Level 1—under this, the member countries agree to give a preference in the import duty or tariffs for defined product line. This is referred as preferential tariff agreements (PTA). Let us say, tariff line on pens is 10 per cent for a country, a PTA would mean that pen coming from a member country would attract a lower tariff of say 8 per cent, and if coming from ROW then tariff lines would be 10 per cent.
Level 2—the member countries agree to drop tariff levels to zero on defined product lines or agree to drop it to zero over a given time frame. While member countries drop tariffs to zero, each of them is free to have a different tariff for trading with the ROW. This is referred as free trade agreements (FTA).
Level 3—it is similar to Level 2 except that the member countries, besides having free trade amongst them, also agree to a have a ‘common tariff line’ for dealing with the ROW. This is referred as ‘Customs Union’.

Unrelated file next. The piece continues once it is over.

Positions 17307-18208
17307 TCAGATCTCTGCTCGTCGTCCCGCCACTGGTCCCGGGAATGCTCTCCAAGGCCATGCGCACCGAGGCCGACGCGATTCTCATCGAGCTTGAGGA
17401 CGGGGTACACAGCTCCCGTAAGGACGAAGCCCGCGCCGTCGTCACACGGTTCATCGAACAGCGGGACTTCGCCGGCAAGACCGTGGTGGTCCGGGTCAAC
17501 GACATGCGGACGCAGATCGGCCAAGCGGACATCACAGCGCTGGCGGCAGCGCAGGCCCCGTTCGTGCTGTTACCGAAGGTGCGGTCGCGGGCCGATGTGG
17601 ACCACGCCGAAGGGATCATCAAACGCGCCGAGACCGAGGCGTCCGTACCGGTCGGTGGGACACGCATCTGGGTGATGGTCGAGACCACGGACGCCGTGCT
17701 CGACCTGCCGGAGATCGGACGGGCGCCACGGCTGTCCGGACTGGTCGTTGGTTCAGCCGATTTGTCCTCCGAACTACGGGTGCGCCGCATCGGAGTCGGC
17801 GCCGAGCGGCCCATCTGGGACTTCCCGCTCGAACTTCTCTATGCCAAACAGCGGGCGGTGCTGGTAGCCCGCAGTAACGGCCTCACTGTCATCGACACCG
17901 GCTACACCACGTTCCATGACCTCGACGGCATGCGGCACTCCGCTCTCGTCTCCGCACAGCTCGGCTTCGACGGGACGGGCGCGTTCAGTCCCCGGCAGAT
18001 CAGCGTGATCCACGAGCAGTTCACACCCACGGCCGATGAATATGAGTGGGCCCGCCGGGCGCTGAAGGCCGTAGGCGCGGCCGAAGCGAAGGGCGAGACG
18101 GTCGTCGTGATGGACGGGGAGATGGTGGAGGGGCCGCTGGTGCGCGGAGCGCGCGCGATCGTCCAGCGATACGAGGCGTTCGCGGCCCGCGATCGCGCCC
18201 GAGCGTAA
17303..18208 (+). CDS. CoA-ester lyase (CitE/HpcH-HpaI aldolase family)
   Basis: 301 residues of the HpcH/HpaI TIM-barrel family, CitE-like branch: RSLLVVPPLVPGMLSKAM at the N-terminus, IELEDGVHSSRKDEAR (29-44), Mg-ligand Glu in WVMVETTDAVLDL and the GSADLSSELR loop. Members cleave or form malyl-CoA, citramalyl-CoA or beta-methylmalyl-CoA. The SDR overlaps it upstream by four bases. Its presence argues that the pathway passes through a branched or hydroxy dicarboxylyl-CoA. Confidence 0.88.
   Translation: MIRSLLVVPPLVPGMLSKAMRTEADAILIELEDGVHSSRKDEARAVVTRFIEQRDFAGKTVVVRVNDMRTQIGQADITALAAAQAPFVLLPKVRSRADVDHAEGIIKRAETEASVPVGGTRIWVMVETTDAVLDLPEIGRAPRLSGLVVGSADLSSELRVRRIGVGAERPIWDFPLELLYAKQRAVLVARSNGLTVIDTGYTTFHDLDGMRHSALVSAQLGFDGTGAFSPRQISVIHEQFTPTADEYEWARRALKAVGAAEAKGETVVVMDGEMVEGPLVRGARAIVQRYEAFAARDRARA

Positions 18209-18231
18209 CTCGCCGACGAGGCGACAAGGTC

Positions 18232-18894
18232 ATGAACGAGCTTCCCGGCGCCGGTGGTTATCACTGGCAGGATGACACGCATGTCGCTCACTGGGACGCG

Level 4—the deepest form of regional trading is besides free trade amongst them but also agree to have a common currency and a common monetary policy.
Issues in Regional Trading
The first is defining the ‘sensitive list’, or a negative list which would not be open to trade, those product lines on whom tariffs would not be reduced. This is also referred as trading to a negative list, which means trading in goods, other than those in the negative list. Very often it is not possible to arrive at a consensus by the member countries. The second is the ‘early harvest’, which is that any agreement will require dropping of tariff lines on certain product lines immediately on signing of the agreement.